Mumbai Diary: Wednesday Dossier
The city - sliced, diced and served with a dash of sauce
Koffee with Kareena
Kareena Kapoor Khan gets a caffeine (or is it green tea?) hit before recording for her new radio show, in Bandra on Tuesday. Pic/Anurag Ahire
Mumbai's heritage touch for Bengaluru
"By default, she has become an integral part of our company," says K Radharaman, founder of House of Angadi, about his association with Mumbai-based heritage conservationist Abha Narain Lambah.
Lambah has designed the interiors of his soon-to-be-launched 18,000-square feet multi-level lifestyle address in Bengaluru. Brinda Somaya, another top name in urban conservation, has worked on the store's civil structure. This is the first time, we hear, that Lambah has taken on a commercial retail address. An engraved wood panel, once a part of a Chettinad mansion canopy, now sits on the walls of the store's handloom section.
"Textiles and architecture are like parallel universes, especially when you speak of classical forms… it's all connected," she told this diarist. Radharaman, who heads a 600-year-old family business of handloom textiles, says he approached Lambah with a specific assignment three years ago. It was to work on his long-cherished project, a textile museum housed inside his grandfather's home in Thanjavur.
K Radharaman, Brinda Somaya and Abha Narain Lambah
And while that was temporarily put on hold, Lambah, in the meantime, brought a bit of the sensitive heritage eye Mumbai is now used to thanks to her work at The Royal Opera House and Asiatic Society, to the southern city.
Solar, so good
Amidst a plethora of events being organised to commemorate Mahatma Gandhi's 150th birth anniversary today is a unique collaboration between IIT Bombay and the Ministry of New & Renewable Energy.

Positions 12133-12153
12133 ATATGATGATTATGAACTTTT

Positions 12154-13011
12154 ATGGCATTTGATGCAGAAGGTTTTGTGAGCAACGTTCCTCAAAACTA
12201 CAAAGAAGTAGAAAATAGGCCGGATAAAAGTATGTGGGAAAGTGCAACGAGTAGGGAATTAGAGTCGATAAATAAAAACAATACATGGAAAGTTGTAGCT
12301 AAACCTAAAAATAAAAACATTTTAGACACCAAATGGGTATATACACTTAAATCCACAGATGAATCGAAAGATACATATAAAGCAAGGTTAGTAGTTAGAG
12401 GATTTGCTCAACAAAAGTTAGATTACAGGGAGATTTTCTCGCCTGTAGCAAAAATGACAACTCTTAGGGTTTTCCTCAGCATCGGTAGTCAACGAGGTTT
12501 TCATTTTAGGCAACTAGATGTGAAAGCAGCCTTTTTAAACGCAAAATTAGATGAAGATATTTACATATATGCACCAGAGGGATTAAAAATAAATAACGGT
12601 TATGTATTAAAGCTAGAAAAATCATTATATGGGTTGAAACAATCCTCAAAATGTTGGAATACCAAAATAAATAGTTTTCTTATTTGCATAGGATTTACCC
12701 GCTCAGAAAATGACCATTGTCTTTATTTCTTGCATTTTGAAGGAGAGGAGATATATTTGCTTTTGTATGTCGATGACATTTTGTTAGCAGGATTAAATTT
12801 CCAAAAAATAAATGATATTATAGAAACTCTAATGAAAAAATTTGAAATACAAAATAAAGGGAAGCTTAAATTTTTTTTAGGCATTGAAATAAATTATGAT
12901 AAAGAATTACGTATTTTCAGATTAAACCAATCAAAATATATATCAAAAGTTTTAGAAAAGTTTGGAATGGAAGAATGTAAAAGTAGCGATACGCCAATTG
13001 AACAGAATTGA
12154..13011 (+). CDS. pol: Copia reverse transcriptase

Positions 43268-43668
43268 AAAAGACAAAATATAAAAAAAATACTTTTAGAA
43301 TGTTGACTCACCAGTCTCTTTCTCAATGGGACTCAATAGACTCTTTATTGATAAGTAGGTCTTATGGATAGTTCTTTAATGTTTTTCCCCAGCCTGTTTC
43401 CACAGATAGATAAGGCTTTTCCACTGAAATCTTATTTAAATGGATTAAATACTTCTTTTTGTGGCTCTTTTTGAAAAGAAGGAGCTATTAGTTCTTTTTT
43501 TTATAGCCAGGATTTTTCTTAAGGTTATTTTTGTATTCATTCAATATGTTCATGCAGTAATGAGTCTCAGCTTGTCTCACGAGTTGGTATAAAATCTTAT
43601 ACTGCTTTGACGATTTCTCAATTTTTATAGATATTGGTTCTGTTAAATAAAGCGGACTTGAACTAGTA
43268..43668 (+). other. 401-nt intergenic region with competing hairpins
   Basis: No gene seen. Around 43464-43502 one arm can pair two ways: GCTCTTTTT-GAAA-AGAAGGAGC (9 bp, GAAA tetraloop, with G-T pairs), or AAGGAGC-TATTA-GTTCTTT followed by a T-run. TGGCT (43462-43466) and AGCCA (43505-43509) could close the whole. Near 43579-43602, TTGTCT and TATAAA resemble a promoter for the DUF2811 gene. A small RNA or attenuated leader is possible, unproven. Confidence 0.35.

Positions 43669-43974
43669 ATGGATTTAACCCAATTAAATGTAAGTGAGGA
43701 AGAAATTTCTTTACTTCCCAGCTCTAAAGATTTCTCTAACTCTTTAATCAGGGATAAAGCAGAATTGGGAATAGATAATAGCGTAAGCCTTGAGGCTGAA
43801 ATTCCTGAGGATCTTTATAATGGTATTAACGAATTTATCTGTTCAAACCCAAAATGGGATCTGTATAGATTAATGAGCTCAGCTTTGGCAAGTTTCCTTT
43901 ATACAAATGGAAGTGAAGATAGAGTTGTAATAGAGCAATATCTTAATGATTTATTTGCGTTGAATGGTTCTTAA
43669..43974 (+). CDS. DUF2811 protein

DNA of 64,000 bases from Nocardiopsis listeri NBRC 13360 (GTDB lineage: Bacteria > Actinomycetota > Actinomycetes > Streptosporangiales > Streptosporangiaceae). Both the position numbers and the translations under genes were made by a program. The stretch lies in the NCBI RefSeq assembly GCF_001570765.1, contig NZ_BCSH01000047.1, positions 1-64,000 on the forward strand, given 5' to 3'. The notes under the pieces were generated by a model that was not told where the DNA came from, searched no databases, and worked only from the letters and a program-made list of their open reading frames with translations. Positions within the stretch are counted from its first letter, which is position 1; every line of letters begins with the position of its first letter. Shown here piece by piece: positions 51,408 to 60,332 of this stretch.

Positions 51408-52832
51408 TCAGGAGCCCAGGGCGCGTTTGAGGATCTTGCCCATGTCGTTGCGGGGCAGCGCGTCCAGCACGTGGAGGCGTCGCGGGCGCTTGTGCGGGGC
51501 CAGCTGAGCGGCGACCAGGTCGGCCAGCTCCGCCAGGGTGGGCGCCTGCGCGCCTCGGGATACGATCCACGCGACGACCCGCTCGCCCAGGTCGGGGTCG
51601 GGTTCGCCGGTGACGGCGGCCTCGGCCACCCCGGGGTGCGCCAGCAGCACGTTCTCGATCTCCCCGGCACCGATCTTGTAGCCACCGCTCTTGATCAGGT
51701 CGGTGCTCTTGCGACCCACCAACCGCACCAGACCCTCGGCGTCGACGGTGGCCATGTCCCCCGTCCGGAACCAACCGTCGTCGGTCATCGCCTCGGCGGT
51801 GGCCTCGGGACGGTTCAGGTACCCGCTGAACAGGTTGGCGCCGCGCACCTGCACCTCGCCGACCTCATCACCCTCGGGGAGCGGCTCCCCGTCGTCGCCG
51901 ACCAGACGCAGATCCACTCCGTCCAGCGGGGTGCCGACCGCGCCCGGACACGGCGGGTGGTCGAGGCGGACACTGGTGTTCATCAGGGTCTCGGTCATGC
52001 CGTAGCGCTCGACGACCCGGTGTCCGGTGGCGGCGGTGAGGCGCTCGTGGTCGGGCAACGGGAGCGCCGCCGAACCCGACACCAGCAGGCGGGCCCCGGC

As part of the joint effort, a Student Solar Ambassador Workshop will be held, where 10 lakh students from over 60 countries will receive hands-on training to assemble their own solar study lamp. Apart from a mega event in Delhi, workshops will be organised simultaneously in other Indian cities including Mumbai. And in the process, two Guinness World Records will be attempted — sustainability lessons to the largest number of participants at a single place, and the largest number of solar lamps lit together.
When foodie met funny
Funnyman Russell Peters is back in India with his Deported World Tour. But while Mumbai isn't among the cities he is performing in this time, Peters ensured that he was here to ring in his 49th birthday with friends including Shilpa Shetty Kundra, Raj Kundra, Anusha Dandekar, Harman Baweja and Rohit Roy. A private party was thrown at Bandra's celeb den One Street, and chef Boo Kim took care of the menu.
"The brief was simple; pick favourites for everyone's favourite funnyman! We decided to put together a set menu featuring some of our party favourites like the twice baked potato with truffle oil and chives, fish taco and baos," Kim told this diarist. But what's a birthday without a cake? A signature five-layer chocolate cake completed the revelries.
Maharashtrian food finds a stamp
Writer and culinary consultant Saee Koranne-Khandekar, who won the Food Chronicler of the Year at mid-day's The Guide Restaurant Awards 2019, continues to do what she does best. After her debut book Crumbs, about the many avatars of bread across the country, her new book Pangat: A Feast (Hachette India) is a celebration of the diverse cuisines within Maharashtra. "The cuisines of the state are terribly misrepresented in the commercial scenario.
Veg Kolhapuri, for instance, is a standard entry on an average restaurant's menu. But there is no such dish in Kolhapur! I wanted to debunk such myths," Khandekar told this diarist, adding, "Because Maharashtra is such a huge state, even those on the Konkan coast don't know much about the cuisine of say, Nagpur, and vice versa." The first part of the book is a compendium contextualising this diversity, while the second half features over 200 recipes sourced from library visits, interactions with home cooks and Khandekar's heirloom recipe book.
No longer a mystery
Now that winter (or whatever we get of it in Mumbai) is setting in, it's time again for the city literati to grab their glasses of champagne and exchange erudite conversations at literature festivals. One such event has in fact already announced its first list of participants and a particular name on it had at least one colleague shrieking in excitement, quite literally. Alexander McCall Smith is a Scottish novelist best known for his The No. 1 Ladies' Detective Agency Series.
Alexander McCall Smith. Pic/AFP
"I like him because he's funny and puts across complex things in a light manner," she said. This diarist, though, was equally upbeat about the participation of Anthony Horowitz, another mystery writer from the UK.
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